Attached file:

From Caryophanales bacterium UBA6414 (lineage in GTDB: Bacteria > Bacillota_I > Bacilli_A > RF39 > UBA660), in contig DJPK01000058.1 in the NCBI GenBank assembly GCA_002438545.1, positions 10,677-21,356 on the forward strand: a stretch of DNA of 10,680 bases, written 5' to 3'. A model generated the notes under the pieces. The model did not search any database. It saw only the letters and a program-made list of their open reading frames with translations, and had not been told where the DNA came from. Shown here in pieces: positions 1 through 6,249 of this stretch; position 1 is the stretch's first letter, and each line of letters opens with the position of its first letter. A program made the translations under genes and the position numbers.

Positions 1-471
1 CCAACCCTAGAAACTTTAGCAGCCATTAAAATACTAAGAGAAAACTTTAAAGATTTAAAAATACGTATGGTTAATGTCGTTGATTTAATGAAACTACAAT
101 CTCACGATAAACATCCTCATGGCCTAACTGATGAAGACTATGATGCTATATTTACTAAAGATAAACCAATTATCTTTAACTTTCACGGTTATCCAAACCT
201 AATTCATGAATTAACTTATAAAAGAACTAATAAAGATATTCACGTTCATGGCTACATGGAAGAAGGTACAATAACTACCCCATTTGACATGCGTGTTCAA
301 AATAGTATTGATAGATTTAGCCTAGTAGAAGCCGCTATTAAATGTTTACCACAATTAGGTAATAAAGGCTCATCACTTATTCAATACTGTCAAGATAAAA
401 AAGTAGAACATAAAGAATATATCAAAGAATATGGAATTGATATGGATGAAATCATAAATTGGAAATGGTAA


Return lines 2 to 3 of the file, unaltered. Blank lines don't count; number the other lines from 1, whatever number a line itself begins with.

Positions 1-471
1 CCAACCCTAGAAACTTTAGCAGCCATTAAAATACTAAGAGAAAACTTTAAAGATTTAAAAATACGTATGGTTAATGTCGTTGATTTAATGAAACTACAAT